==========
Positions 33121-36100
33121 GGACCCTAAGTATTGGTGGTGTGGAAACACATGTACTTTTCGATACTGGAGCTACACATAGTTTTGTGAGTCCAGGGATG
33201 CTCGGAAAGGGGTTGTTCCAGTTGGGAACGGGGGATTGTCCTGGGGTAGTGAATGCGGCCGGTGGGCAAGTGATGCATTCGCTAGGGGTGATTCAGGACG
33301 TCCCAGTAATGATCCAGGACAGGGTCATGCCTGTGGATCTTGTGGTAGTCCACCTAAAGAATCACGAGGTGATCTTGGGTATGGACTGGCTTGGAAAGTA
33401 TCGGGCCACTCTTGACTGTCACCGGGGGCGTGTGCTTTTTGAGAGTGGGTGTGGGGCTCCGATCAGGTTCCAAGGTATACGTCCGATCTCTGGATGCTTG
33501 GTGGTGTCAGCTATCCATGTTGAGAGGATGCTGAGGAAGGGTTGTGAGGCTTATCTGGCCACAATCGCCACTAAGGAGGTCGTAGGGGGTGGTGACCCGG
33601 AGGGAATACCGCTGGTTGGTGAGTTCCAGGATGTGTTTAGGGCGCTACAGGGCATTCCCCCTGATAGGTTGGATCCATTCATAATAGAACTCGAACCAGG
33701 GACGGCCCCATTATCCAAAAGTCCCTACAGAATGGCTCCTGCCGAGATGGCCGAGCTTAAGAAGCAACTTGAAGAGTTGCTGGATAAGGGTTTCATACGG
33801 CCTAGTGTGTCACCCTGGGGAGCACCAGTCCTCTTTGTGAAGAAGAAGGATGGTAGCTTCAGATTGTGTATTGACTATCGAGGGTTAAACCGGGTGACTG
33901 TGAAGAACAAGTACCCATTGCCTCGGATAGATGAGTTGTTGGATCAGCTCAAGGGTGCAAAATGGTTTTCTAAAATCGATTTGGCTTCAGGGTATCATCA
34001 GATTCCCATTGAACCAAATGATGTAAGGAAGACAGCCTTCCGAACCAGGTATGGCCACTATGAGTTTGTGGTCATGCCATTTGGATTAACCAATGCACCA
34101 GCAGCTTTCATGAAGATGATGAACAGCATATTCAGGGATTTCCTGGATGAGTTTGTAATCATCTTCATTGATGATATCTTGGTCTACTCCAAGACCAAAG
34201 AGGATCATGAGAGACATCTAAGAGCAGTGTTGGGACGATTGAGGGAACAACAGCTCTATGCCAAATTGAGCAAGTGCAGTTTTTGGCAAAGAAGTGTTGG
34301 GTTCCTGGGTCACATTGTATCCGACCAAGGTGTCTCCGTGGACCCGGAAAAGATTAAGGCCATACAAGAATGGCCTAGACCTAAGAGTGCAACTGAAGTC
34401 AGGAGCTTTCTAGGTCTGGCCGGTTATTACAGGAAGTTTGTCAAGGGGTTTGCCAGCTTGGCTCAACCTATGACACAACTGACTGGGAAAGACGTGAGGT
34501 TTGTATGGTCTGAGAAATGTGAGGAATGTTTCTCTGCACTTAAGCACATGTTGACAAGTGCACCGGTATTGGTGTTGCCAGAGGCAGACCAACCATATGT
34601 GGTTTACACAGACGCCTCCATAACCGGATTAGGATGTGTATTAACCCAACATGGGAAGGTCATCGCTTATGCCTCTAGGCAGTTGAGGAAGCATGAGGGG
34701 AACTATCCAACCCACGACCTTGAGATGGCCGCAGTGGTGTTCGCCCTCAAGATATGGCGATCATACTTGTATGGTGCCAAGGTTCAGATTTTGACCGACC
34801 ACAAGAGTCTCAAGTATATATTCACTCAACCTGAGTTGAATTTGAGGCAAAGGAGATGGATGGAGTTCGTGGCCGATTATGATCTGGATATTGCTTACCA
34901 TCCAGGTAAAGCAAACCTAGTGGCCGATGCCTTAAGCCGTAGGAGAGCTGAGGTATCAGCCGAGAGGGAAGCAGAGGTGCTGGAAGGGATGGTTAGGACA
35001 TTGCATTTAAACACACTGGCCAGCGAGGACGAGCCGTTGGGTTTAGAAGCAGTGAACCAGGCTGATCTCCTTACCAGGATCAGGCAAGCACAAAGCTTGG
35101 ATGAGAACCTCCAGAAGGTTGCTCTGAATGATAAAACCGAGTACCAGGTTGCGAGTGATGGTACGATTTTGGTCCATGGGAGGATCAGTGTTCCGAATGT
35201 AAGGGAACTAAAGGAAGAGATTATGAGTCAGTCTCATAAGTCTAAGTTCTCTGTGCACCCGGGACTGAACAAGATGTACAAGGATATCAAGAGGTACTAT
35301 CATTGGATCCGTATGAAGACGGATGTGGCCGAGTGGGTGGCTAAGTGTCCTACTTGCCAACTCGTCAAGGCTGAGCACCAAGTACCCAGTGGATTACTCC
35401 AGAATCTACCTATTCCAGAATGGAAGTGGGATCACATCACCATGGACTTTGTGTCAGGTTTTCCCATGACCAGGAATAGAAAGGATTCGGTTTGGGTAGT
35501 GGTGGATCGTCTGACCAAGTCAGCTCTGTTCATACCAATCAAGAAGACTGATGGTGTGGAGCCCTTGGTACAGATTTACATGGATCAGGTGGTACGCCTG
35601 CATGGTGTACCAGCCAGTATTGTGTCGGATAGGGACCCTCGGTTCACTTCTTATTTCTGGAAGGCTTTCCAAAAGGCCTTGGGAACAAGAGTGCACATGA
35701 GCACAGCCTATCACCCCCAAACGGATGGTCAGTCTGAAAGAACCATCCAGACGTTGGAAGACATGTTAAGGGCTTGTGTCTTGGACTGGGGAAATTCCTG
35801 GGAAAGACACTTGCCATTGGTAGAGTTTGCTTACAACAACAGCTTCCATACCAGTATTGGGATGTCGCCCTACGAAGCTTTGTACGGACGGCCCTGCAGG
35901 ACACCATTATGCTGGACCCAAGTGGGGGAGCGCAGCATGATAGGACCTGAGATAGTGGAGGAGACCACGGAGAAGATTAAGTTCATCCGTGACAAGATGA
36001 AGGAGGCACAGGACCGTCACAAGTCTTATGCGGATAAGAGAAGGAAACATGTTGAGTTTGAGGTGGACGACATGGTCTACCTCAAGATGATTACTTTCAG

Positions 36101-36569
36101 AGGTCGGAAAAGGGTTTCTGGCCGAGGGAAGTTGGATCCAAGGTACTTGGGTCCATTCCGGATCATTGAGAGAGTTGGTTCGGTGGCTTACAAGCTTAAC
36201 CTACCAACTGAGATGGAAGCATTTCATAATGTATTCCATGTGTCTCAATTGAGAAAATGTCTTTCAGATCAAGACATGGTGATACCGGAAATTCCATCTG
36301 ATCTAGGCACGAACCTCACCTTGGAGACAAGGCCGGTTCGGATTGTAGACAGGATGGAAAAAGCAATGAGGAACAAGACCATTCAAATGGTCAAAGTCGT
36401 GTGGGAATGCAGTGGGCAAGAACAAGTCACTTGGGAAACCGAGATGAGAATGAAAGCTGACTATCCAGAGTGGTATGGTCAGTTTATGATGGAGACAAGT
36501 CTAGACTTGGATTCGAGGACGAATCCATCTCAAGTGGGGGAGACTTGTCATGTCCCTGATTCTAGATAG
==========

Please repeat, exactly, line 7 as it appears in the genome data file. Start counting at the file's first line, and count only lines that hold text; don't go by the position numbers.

33601 AGGGAATACCGCTGGTTGGTGAGTTCCAGGATGTGTTTAGGGCGCTACAGGGCATTCCCCCTGATAGGTTGGATCCATTCATAATAGAACTCGAACCAGG